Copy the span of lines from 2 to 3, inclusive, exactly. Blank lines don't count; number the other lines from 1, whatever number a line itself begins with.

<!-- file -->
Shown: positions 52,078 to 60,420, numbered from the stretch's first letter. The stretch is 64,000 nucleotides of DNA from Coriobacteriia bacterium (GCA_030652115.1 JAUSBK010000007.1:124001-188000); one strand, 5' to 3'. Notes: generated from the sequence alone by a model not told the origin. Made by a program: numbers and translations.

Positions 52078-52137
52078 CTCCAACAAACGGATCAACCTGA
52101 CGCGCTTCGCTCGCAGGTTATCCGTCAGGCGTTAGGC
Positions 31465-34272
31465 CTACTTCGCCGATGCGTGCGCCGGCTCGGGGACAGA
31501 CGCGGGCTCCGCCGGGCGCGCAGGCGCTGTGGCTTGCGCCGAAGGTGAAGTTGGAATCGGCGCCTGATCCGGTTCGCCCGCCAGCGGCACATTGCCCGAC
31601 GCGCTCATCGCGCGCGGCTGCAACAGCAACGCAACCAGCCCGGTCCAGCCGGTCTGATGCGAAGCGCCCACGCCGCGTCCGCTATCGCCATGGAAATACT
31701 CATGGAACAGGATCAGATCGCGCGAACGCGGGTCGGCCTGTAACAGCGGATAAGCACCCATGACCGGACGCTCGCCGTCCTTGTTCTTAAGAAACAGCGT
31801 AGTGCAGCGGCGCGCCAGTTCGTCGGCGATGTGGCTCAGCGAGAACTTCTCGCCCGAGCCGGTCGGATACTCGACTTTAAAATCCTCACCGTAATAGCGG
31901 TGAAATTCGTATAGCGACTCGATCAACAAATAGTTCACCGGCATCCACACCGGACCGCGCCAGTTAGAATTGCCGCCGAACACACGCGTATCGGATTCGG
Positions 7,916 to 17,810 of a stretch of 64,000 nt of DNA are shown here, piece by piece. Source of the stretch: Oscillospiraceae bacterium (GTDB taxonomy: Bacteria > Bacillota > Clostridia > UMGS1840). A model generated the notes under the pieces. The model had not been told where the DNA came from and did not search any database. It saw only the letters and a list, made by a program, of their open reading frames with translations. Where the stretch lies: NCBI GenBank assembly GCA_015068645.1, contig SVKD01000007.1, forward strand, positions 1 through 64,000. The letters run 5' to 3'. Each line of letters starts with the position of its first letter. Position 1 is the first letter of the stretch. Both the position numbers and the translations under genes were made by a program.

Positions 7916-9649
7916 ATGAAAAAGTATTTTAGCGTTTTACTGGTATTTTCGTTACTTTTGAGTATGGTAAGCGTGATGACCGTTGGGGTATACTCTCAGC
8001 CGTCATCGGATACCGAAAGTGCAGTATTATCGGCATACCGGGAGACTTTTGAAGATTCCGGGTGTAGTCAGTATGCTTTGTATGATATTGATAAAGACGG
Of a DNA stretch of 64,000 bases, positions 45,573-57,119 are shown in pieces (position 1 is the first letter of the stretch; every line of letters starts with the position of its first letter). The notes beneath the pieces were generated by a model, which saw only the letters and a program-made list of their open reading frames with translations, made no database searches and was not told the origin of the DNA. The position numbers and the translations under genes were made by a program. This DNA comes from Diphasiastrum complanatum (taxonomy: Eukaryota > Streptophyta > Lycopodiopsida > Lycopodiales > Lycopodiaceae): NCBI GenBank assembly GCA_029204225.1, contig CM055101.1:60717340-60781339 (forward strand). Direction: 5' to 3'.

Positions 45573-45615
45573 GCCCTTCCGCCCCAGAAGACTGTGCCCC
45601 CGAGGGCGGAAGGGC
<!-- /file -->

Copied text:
Positions 52078-52137
52078 CTCCAACAAACGGATCAACCTGA